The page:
The Emerging Church in the Roman Catholic Church?

10:17 pm | Emergent Church

About a week ago, someone on one of the lists I frequent posted a question asking how much influence the emerging church has had on the Roman Catholic Church to determine if there has been much borrowing of emerging concepts in Roman Catholic circles. From my perspective, however, there has been very little borrowed directly, but there is an interesting parallel in the experiences that draw people to the emerging church and the experiences that draw Evangelicals to convert to Roman Catholicism. For starters, I highly recommend this article by Scott McKnight on understanding why people become Roman Catholic:

Scott McKnight, “From Wheaton to Rome: Why Evangelicals Become Roman Catholic”
Journal of the Evangelical Theological Society, 45:2 - 2002, pp451-472.

Although this article is slightly dated WRT the emerging church, it is interesting to read this article with an emerging church lens and an eye toward Scott McKnight’s more recent writings, particularly on his blog. Note that Scott McKnight has also published other papers on conversion which add further insight to this question.

An interesting parallelism between emerging thought and Roman Catholic thinking can be seen in Scott Hahn’s “Rome Sweet Home”. Hahn’s book traces his story of his conversion by exploring his collegiate and seminary experiences, including his recollections of the kinds of conversations he had that brought him around to a Roman Catholic way of thinking. In fact, most of the book could be seen as an account of his conversations and journey - a narrative - of Hahn’s discovery of Roman Catholicism. There is an obvious parallel in style with books by certain emerging authors in records of conversations between people dissatisfied with their Christian experience or tradition. Also, similar kinds of questions are addressed. The most obvious parallel question is the emergent fascination with ecclesiology and the method by which Scott Hahn concluded that the Roman Catholic episcopal polity was the best model.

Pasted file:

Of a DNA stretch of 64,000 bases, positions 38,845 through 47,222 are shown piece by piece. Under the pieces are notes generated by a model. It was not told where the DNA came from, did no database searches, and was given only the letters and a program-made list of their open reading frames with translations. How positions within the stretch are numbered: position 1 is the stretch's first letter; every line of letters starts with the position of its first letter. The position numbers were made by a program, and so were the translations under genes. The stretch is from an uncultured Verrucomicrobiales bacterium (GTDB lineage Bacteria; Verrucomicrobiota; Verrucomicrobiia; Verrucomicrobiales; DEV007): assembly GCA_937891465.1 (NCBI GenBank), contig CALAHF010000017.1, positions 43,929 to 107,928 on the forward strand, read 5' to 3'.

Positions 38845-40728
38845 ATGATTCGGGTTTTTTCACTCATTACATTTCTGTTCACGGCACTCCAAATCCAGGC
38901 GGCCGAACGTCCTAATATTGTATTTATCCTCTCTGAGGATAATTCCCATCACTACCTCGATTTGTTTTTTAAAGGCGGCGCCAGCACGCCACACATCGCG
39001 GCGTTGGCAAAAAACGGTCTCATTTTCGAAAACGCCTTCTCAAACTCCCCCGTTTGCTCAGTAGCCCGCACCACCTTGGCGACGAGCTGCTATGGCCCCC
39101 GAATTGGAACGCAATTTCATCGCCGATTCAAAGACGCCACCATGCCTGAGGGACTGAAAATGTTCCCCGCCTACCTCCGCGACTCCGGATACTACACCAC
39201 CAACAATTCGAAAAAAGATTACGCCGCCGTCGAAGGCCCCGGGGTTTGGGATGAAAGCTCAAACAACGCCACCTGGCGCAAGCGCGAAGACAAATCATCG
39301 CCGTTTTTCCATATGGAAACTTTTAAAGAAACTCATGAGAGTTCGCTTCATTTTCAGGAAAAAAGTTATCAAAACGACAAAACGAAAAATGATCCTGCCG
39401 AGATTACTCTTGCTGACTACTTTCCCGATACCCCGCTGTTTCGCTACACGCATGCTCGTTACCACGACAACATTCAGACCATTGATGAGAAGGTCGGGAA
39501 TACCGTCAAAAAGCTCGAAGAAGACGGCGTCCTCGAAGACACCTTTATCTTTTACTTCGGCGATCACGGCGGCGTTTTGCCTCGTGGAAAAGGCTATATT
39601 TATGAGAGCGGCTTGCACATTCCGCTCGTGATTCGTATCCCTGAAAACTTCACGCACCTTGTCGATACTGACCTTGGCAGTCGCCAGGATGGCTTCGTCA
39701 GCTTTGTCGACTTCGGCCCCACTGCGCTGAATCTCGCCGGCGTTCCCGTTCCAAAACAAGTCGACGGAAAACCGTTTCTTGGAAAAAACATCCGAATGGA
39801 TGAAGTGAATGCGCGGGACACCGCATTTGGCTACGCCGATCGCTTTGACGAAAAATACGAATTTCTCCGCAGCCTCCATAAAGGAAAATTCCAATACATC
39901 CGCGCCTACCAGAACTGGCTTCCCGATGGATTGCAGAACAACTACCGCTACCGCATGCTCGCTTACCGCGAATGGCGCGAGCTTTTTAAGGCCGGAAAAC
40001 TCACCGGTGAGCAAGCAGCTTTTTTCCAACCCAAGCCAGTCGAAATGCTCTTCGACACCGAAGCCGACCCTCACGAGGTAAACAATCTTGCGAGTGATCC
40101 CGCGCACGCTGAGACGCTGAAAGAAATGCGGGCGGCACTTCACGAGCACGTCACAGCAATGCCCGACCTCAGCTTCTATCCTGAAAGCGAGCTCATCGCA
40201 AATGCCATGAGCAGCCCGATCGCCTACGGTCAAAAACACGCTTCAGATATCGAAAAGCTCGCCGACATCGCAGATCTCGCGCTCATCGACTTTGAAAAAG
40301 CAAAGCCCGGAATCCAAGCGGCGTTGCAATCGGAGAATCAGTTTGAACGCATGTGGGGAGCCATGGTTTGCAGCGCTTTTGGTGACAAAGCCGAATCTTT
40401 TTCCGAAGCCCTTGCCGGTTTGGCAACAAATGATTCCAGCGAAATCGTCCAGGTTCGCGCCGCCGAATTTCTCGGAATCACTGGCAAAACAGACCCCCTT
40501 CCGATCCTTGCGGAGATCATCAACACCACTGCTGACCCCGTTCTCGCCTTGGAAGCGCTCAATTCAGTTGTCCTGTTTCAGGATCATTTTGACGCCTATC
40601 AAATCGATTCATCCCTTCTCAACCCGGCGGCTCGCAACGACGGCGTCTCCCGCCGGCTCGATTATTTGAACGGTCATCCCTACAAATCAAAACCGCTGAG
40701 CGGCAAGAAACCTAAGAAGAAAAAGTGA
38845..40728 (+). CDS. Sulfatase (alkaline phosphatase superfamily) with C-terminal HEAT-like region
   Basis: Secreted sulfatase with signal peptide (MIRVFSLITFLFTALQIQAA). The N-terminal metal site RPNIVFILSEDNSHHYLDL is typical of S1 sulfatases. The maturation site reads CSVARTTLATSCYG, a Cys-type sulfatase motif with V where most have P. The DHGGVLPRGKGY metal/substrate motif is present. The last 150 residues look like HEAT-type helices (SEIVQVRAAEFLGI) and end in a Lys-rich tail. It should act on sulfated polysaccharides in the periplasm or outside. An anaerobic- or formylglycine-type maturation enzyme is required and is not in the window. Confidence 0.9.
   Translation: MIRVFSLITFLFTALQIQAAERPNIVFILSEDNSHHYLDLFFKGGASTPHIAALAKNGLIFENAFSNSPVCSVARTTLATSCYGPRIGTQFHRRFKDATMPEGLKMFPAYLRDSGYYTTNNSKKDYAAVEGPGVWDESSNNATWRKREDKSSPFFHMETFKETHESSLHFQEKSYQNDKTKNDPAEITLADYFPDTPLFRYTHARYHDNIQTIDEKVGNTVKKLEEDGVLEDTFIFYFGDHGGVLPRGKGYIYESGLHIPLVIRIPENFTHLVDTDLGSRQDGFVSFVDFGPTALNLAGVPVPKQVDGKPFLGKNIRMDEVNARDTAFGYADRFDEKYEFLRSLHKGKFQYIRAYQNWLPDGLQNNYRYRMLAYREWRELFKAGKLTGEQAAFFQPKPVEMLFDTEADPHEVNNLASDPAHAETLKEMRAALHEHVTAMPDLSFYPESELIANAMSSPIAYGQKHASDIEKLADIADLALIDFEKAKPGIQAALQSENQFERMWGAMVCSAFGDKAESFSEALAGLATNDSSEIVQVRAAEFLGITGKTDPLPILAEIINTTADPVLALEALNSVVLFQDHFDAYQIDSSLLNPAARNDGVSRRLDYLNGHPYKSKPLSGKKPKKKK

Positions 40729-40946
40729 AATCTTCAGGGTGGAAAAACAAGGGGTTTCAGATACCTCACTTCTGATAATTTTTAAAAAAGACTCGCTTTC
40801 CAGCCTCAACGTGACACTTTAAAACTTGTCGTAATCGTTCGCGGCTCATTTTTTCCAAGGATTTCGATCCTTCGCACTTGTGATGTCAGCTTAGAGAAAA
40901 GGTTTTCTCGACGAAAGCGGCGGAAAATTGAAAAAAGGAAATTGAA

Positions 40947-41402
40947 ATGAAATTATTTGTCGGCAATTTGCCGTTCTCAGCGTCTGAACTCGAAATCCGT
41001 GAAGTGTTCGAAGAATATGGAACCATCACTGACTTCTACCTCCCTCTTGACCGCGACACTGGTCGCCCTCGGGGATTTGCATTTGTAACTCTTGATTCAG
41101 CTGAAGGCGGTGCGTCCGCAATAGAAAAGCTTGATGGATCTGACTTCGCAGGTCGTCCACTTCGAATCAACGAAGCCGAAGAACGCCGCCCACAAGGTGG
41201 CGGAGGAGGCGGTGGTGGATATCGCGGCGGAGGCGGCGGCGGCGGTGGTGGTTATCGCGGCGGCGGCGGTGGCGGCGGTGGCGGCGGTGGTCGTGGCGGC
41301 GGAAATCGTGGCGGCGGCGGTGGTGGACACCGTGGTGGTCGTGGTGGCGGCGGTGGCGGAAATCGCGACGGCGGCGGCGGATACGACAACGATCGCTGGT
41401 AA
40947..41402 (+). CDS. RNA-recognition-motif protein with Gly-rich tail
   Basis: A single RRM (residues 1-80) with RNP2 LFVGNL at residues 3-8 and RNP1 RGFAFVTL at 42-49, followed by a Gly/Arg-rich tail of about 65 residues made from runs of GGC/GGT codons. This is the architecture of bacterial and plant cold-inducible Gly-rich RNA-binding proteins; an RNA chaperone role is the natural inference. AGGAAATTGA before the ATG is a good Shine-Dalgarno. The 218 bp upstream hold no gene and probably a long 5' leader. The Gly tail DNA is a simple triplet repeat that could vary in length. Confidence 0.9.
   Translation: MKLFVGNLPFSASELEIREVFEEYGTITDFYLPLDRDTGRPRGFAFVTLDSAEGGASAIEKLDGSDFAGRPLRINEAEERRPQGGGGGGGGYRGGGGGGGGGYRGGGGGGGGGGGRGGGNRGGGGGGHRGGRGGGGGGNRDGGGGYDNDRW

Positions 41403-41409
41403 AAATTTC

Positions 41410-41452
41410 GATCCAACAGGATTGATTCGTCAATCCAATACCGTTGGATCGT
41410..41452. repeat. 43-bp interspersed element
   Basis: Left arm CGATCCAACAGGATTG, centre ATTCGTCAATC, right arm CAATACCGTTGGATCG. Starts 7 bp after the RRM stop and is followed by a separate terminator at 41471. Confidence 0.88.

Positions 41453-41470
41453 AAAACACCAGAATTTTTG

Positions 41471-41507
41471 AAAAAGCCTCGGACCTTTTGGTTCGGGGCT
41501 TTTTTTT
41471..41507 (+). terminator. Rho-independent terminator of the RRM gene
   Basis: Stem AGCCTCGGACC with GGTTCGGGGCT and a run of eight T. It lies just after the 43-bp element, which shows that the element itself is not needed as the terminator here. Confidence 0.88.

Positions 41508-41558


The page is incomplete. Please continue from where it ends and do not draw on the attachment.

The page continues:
Another parallel I noticed was my anecdotal experience with college students who were reared in Evangelical backgrounds who became Roman Catholic. One of these individuals became involved with a Roman Catholic student group and noted that while attending the Catholic Mass and student sessions, there was a sense of “awe of God” in the worship experience which was lacking in their otherwise Evangelical background. Another noted the importance of the real presence of Christ in the celebration and worship of the Eucharist and how the Evangelical church she had grown up in made the communion dead and were almost embarrassed of it, holding it only twice a year. Similar threads of thought flow through emerging discussions.

An interesting difference does exist, however, in how converts to RCC and how emergents answer the question of authority. RCC converts are drawn to the unifying power of an authoritative and infallible magisterium, embracing hierarchy. Generally speaking, emergents reject social and institutional authorities, tending toward either an extreme individualism or a radically egalitarian model of authority. While reading Aaron Wildavsky’s “The Rise of Radical Egalitarianism” I couldn’t help but see some striking parallels in emerging ecclesiology: